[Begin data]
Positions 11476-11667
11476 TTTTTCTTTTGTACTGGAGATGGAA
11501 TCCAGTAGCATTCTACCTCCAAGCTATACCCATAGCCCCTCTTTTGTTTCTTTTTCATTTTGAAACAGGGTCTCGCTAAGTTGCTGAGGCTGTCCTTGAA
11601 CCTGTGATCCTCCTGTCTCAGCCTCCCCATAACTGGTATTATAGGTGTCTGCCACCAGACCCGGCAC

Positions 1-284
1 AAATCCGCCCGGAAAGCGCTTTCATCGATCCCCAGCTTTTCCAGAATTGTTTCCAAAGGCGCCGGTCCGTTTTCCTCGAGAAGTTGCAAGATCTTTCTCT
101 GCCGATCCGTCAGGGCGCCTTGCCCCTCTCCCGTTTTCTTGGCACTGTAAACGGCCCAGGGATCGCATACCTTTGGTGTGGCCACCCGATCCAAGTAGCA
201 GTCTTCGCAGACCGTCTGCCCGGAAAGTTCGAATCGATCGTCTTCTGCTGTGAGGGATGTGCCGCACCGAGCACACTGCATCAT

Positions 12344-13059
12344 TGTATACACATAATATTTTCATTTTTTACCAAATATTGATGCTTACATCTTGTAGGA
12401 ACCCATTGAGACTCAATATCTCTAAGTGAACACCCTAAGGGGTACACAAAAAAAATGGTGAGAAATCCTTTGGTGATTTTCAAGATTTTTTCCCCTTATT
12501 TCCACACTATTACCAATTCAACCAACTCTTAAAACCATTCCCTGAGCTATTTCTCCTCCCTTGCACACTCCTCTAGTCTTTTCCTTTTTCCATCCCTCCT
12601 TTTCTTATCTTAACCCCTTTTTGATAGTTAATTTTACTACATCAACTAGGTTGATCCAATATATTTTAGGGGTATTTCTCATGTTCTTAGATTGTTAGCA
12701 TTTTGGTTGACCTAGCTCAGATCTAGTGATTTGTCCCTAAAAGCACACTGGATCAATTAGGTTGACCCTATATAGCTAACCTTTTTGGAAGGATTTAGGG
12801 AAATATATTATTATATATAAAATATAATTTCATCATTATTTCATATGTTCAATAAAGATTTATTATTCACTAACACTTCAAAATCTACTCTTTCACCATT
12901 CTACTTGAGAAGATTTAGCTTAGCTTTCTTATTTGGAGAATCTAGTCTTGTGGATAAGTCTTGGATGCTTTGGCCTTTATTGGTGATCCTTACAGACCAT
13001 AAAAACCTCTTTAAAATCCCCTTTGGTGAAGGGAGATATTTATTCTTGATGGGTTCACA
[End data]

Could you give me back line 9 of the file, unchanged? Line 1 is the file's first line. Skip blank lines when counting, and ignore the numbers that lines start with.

Positions 12344-13059